Mobile Banking Has Become a Must-Have for CU Survival
Slowly but surely, mobile banking is living up to its hype as the next must-have thing that credit unions need to survive.
Industry players generally agree that 2010 was a year in which mobile banking was front and center. It was year that saw the explosion of iPhone and Android apps, the "triple play" of choosing between downloadable app, SMS and browser-based options often becoming no choice but to offer all three, and last but not least, the splashy debut of iPads and the tablets that follow.
Support issues for downloadable apps also present a problem, Marshall said, adding that his company now offers only SMS and browser-based mobile banking. "I'm putting my neck out a bit, but I'd say, especially in the Android world, if there are 60 different devices, the run-time experience for any app is going to be different for all 60 of them, and we're not going to be able to solve all 60 problems at the same time," the product development director said.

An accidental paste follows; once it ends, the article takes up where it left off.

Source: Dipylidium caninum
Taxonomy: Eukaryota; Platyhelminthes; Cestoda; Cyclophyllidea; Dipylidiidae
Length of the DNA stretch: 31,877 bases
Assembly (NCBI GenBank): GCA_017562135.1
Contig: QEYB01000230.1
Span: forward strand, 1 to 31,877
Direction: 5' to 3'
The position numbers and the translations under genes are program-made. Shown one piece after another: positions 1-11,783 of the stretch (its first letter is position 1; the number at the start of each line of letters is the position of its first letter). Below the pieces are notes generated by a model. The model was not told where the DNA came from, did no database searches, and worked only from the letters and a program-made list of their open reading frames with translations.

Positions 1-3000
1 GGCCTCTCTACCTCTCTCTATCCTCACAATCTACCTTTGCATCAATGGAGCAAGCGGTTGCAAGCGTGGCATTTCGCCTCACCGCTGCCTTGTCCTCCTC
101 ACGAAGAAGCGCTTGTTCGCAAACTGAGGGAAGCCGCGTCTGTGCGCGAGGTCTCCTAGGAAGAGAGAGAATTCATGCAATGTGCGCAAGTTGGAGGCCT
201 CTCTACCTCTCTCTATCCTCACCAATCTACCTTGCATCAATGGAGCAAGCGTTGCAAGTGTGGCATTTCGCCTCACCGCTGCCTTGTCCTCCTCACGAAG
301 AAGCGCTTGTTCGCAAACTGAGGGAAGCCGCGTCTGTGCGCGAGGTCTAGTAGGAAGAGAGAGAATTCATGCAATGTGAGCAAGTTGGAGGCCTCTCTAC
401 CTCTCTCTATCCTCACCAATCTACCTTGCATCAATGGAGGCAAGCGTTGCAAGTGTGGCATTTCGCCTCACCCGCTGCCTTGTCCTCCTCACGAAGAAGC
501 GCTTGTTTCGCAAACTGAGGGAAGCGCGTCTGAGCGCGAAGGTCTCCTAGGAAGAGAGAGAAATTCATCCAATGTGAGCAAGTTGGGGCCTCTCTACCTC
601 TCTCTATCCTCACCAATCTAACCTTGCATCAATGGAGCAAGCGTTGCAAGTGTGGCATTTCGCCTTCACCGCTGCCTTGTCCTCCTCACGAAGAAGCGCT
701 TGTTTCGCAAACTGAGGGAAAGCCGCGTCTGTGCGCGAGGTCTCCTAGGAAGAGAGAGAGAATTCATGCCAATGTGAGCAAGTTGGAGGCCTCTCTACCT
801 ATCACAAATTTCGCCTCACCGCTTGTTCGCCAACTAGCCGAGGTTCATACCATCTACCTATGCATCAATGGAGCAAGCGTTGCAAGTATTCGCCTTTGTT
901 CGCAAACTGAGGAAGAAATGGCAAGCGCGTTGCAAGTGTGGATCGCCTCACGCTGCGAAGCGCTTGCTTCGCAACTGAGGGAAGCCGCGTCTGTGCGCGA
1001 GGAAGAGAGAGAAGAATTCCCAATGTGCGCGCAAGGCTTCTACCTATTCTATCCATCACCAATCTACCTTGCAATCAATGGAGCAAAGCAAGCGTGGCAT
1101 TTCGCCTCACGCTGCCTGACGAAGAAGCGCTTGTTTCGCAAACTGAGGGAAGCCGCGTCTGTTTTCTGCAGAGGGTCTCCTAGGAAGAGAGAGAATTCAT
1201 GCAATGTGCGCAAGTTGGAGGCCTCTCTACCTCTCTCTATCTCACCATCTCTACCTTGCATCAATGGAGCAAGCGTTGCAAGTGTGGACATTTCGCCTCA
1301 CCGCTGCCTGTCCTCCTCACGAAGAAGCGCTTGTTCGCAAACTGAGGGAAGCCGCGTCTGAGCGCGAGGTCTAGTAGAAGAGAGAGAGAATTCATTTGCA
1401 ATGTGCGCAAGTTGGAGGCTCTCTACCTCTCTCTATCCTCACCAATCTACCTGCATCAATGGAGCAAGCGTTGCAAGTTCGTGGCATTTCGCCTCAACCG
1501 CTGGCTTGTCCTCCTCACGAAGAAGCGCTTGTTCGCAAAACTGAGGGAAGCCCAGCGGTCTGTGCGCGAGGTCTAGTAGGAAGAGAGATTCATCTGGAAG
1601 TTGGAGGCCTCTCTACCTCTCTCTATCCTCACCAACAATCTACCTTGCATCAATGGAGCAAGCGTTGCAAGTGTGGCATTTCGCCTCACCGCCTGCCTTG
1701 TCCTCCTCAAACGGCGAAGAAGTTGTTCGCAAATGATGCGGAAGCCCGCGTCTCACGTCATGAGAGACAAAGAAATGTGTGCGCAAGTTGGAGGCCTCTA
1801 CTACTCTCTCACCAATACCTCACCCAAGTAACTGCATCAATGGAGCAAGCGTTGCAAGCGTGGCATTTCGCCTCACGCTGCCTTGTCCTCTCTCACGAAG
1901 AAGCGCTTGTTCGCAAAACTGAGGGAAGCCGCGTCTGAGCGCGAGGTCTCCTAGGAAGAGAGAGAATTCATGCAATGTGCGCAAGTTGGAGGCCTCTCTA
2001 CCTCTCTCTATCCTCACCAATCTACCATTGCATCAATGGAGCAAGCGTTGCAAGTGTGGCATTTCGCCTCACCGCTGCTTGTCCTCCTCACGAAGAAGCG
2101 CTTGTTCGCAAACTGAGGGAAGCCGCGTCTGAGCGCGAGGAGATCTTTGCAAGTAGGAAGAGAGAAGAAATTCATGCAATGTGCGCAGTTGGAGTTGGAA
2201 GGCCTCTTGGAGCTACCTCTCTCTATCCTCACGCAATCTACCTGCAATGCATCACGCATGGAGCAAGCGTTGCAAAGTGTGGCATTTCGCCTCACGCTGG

"Our clients cannot afford to take support calls from their members about it," he added. "The last thing their reps need are technical questions about why some button doesn't work on their phone."
"They're looking for who else is already doing that, whatever that is, and balancing their backroom experience vs. their member experience. I think historically that's because credit unions feel a need to own the product in order to control it, and bringing all that ownership inside the credit union walls makes it a little more difficult to get the product to market as part of the member experience," Valentino said.
She added that FIS is now seeing a shift from that attitude, pointing to Internet bill pay as an example of "where you don't have to have the infrastructure inside your four walls to maintain control."